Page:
Another popular field of arbitration is sports arbitration before the Court of Arbitration for Sport (CAS). Traditionally, it has been set up to settle disputes arising between athletes and the International Olympic Committee at the Olympic Games. More recently, it has also been used to solve for example transfer disputes within professional association football and doping issues. Again as any field of arbitration, an agreement to arbitrate between the conflicting parties is an indispensable prerequisite for any sports arbitration.

Another specialized field of arbitration is that of arbitrations under the administration of the World Intellectual Property Organization (WIPO). WIPO offers specialized arbitration under administration of the WIPO Arbitration and Mediation Center for the settling of national or cross-border intellectual property disputes. Like most arbitral institutions, the WIPO Arbitration and Mediation Center offers its own rules that the parties can agree upon (the WIPO Arbitration Rules).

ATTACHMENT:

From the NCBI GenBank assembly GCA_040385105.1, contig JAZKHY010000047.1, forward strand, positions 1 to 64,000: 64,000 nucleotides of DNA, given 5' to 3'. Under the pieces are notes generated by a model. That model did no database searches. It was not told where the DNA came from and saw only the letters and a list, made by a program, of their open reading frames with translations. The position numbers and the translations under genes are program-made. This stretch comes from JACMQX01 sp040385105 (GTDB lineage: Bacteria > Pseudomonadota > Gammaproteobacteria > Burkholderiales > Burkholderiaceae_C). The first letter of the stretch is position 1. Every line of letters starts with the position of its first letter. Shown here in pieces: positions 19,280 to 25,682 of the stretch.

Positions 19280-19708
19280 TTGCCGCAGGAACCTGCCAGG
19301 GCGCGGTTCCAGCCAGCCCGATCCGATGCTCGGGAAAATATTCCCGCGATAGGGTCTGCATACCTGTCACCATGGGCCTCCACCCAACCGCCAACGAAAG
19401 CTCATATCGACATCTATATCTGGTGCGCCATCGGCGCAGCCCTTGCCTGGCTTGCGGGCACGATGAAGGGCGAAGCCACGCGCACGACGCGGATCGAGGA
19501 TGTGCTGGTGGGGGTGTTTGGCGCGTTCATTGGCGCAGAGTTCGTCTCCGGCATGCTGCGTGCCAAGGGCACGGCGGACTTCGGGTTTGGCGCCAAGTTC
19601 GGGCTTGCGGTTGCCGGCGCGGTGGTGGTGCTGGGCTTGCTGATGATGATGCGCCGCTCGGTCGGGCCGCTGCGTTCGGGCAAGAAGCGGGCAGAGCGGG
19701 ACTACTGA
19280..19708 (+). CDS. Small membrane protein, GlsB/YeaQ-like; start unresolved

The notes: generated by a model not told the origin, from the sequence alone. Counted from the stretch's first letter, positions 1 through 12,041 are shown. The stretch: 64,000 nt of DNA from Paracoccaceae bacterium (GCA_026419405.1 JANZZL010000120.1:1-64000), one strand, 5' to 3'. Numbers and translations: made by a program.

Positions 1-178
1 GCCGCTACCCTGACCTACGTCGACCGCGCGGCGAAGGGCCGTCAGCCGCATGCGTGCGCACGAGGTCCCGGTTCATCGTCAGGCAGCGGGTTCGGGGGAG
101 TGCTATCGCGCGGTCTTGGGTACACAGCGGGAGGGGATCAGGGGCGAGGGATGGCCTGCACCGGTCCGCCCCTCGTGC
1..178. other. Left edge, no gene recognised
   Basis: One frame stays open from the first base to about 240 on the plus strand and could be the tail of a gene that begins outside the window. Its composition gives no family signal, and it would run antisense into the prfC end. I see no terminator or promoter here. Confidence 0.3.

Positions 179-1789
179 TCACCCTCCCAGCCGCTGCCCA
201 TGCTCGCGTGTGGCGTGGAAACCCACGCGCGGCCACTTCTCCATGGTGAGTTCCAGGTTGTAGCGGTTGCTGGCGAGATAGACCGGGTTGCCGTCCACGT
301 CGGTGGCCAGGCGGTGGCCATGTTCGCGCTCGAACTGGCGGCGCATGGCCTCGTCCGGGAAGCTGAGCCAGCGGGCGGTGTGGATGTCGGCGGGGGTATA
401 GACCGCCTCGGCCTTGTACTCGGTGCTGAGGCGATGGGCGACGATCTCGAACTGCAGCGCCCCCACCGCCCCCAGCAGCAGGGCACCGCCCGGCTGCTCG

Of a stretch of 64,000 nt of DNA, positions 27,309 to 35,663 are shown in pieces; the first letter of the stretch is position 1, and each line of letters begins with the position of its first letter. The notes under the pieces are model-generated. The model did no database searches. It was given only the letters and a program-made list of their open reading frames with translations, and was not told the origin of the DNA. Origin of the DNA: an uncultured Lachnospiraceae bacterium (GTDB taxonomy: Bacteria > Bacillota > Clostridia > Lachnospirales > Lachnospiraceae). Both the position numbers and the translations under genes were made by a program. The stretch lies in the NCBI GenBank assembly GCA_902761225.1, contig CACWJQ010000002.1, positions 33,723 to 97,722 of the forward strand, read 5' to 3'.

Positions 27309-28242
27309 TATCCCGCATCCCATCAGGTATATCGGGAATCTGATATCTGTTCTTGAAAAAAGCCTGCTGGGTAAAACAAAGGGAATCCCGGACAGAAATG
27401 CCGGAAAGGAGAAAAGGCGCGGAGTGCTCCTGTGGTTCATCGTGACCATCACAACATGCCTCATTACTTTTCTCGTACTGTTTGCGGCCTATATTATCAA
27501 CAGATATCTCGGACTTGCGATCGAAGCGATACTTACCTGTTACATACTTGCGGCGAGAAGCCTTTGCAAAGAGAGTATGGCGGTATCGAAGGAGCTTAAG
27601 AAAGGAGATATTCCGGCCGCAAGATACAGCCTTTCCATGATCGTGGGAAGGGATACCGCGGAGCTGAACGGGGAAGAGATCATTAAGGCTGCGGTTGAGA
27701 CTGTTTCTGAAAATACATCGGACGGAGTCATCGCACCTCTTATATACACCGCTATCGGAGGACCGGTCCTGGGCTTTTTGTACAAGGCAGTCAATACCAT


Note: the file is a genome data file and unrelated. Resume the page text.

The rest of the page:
3.                  Domestic Commercial Arbitration

Although arbitration is particularly popular when it comes to commercial cross-border disputes, also national commercial arbitration is commonly used. In principle, domestic commercial arbitration is very much alike international commercial arbitration. Yet, details may vary depending on the arbitration law of the state of the seat of the arbitration (the arbitration law of the seat of the arbitration is referred to as the lex loci arbitri). In most cases, commercial arbitration can be seen as international if there are two or more states involved considering the parties, the seat of arbitration and the place of the contractual performance. Moreover, the parties to arbitration proceedings can conclude an agreement to have their proceedings governed by the provisions concerning international commercial proceedings, provided that the agreement does not conflict with any mandatory provisions of the lex loci arbitri.

Last modified: Sunday, 30 August 2015, 9:38 PM